Synthetic underlayment is a horrible water barrier after the roof is installed. Period.

Ice and water sheild underlayment is a great water barrier after the roof is installed.
But the problem is ever removing the roof again.

Roofers with wrinkled ice and water sheild underlayment or felt-----should slice through those wrinkles before they install the shingles.
Even with slicing through----it’s still 10 times better than any synthetic.


#10

I must disagree with you. A good synthetic felt is leaps and bounds better than an asphalt saturated felt in every way possible.


#11

Synthetic is good for roofers that don’t put on their roofs right away.
Because it never wrinkles…

Asphalt Saturated felt is made for a quality roofing job.
Synthetic is made for house wrap and even then, it’s barely good enough for that…


#12

Wow, thats all i can say. More people are getting shafted when it comes down to the underlayment.Its good to point out that using synthetic underlayment to protect your roof is better. For instance the felt can crack,buckle, and tear, but the synthetic is much stronger and lighter making it an easy choice for our saratoga roofing specialists to use. With all these pictures you took i don’t see how they will be able to say anything about fixing it, because you have proof of their negligence when it comes to roof replacements. The whole roof needs to be redone. I hope all goes well and that they replace the roof.


#13

I am a commercial BUR guy and maybe do 3or4 shingle roofs a year. I have always used Ice and water at valleys, perimeter, and penetrations & 30lb asphalt in the field. However, I have recently been “experimenting” with synthetic (2jobs) I do not like the fact synthetic has no healing properties around the fasteners. Even if we do a great job at some point hail damage will occur or our high winds and tornadoes will likely peel off some shingles. With asphalt felt it doesnt leak around the fasteners below the damage except maybe in valleys or collection areas. Not sure about the synthetic. I fear many more leaks. Asphalt underlayment should not become brittle and crack before the asphalt shingles stop protecting them from sun. The instances of cracked asphalt underlayment were likely due to ventilation issues or on wood or tile roofs.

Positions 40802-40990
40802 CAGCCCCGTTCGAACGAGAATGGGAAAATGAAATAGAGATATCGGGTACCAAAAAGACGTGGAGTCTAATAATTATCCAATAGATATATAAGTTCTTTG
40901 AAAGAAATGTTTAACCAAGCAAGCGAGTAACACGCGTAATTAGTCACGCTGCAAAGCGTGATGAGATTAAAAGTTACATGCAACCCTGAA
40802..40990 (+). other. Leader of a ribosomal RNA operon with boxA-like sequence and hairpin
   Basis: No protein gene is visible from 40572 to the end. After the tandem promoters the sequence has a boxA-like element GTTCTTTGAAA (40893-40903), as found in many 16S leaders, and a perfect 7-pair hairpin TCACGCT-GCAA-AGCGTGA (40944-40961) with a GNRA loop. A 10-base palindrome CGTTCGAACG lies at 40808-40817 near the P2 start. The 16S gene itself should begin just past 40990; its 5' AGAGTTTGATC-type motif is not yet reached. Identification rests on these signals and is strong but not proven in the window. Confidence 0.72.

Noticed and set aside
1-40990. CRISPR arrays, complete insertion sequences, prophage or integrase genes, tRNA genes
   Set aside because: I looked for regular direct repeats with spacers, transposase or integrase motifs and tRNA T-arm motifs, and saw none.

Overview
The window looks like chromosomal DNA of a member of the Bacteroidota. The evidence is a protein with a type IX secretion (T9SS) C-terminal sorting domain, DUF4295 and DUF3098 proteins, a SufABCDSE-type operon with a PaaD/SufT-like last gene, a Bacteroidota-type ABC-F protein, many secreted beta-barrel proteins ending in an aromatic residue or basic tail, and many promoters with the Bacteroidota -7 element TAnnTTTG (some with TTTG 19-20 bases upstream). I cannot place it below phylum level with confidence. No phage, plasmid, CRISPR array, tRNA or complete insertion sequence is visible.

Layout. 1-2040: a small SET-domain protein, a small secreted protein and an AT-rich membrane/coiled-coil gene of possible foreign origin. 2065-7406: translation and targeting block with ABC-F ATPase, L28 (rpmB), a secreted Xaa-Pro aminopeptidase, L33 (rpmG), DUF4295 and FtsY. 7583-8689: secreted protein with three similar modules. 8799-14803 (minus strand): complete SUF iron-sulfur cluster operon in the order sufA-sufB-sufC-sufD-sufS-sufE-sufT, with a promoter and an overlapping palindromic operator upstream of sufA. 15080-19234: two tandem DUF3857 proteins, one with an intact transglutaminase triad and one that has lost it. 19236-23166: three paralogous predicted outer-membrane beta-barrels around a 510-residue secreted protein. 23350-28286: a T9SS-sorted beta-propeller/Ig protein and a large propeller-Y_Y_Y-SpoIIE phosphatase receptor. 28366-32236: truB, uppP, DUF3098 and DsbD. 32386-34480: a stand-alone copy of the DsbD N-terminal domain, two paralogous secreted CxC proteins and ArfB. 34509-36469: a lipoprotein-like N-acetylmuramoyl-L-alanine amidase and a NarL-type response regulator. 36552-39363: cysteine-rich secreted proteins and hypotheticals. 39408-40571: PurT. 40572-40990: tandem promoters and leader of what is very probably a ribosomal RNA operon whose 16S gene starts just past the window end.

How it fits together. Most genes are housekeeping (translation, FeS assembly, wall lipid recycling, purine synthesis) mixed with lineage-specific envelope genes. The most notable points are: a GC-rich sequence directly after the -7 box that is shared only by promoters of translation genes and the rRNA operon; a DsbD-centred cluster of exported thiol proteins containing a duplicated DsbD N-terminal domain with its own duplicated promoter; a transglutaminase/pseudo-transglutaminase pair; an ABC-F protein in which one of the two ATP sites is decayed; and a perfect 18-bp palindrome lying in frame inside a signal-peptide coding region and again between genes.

#14

The plastic caps are supposed to be what seals the fastener holes, if you use staples it will leak.

I haven’t had any synthetics leak yet, before or after the roofing was applied.

I like standard asphalt felt also, but nowadays all that is available to me is low quality crap, it’s not the same stuff they made 20 yrs ago.


#15

Agreed on the current 15lb felt. If you use it, you have to get ASTM labeled product. FYI, to the guys that claim the wonders of synthetic underlayment…check out the review of those products done by the Western Roofing Contractors Assn. They weren’t as thrilled as you are.


#16

I just had a new roof installed and wood shake shingles taken off. I have looked at the other homes and their flashing is on the outside not the inside as mine was done. Because of this you can see where the siding of the house ends and the composite shinges starts. It’s a 275,000.00 home it doesn’t look good they only have one payment what should I do?


#17

Post a pic otherwise we are shooting in the dark.


#18

I’m guessing you’re talking about the apron flashing. If so, many people prefer it under the shingles versus above. As stated, a pic would help.


#19

I’m suspecting its an issue caused by removing the old shake roof and having to resheet before the shingles can be installed. Probably caused the siding to be a bit high now. If that’s the case its not the roofers fault but I feel he should have brought it to your attention and let you make the call on what to do with it. If you decide you want additional work to make the area more visually appealing it would NOT be part of the original job and would be billed as an “extra”.


#20

If done right exposed apron flashing is better.